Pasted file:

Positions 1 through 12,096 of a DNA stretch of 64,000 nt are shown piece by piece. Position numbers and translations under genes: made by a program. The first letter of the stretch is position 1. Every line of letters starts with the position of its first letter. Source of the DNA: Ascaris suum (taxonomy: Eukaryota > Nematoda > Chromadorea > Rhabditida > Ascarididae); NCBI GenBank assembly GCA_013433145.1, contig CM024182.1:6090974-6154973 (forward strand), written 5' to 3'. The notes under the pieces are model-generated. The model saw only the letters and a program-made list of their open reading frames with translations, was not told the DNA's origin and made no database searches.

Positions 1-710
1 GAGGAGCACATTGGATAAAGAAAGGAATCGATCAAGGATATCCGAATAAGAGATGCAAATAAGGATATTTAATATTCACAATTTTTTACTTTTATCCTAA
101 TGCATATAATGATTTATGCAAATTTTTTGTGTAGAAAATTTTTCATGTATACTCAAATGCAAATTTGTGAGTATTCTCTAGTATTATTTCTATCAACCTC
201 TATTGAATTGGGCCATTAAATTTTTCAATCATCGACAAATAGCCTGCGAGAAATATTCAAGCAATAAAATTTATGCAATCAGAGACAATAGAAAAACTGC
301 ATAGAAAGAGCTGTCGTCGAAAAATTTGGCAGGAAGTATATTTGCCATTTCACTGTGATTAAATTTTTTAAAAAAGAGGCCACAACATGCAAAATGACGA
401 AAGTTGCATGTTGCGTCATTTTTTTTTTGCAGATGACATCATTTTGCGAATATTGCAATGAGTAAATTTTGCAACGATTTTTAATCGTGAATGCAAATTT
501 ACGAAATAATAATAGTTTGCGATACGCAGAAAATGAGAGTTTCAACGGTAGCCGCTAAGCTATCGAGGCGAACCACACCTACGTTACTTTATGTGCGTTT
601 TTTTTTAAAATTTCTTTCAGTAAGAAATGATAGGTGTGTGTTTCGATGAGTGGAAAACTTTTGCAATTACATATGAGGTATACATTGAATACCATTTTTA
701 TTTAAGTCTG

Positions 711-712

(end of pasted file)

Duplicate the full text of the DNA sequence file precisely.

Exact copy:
Positions 1 through 12,096 of a DNA stretch of 64,000 nt are shown piece by piece. Position numbers and translations under genes: made by a program. The first letter of the stretch is position 1. Every line of letters starts with the position of its first letter. Source of the DNA: Ascaris suum (taxonomy: Eukaryota > Nematoda > Chromadorea > Rhabditida > Ascarididae); NCBI GenBank assembly GCA_013433145.1, contig CM024182.1:6090974-6154973 (forward strand), written 5' to 3'. The notes under the pieces are model-generated. The model saw only the letters and a program-made list of their open reading frames with translations, was not told the DNA's origin and made no database searches.

Positions 1-710
1 GAGGAGCACATTGGATAAAGAAAGGAATCGATCAAGGATATCCGAATAAGAGATGCAAATAAGGATATTTAATATTCACAATTTTTTACTTTTATCCTAA
101 TGCATATAATGATTTATGCAAATTTTTTGTGTAGAAAATTTTTCATGTATACTCAAATGCAAATTTGTGAGTATTCTCTAGTATTATTTCTATCAACCTC
201 TATTGAATTGGGCCATTAAATTTTTCAATCATCGACAAATAGCCTGCGAGAAATATTCAAGCAATAAAATTTATGCAATCAGAGACAATAGAAAAACTGC
301 ATAGAAAGAGCTGTCGTCGAAAAATTTGGCAGGAAGTATATTTGCCATTTCACTGTGATTAAATTTTTTAAAAAAGAGGCCACAACATGCAAAATGACGA
401 AAGTTGCATGTTGCGTCATTTTTTTTTTGCAGATGACATCATTTTGCGAATATTGCAATGAGTAAATTTTGCAACGATTTTTAATCGTGAATGCAAATTT
501 ACGAAATAATAATAGTTTGCGATACGCAGAAAATGAGAGTTTCAACGGTAGCCGCTAAGCTATCGAGGCGAACCACACCTACGTTACTTTATGTGCGTTT
601 TTTTTTAAAATTTCTTTCAGTAAGAAATGATAGGTGTGTGTTTCGATGAGTGGAAAACTTTTGCAATTACATATGAGGTATACATTGAATACCATTTTTA
701 TTTAAGTCTG

Positions 711-712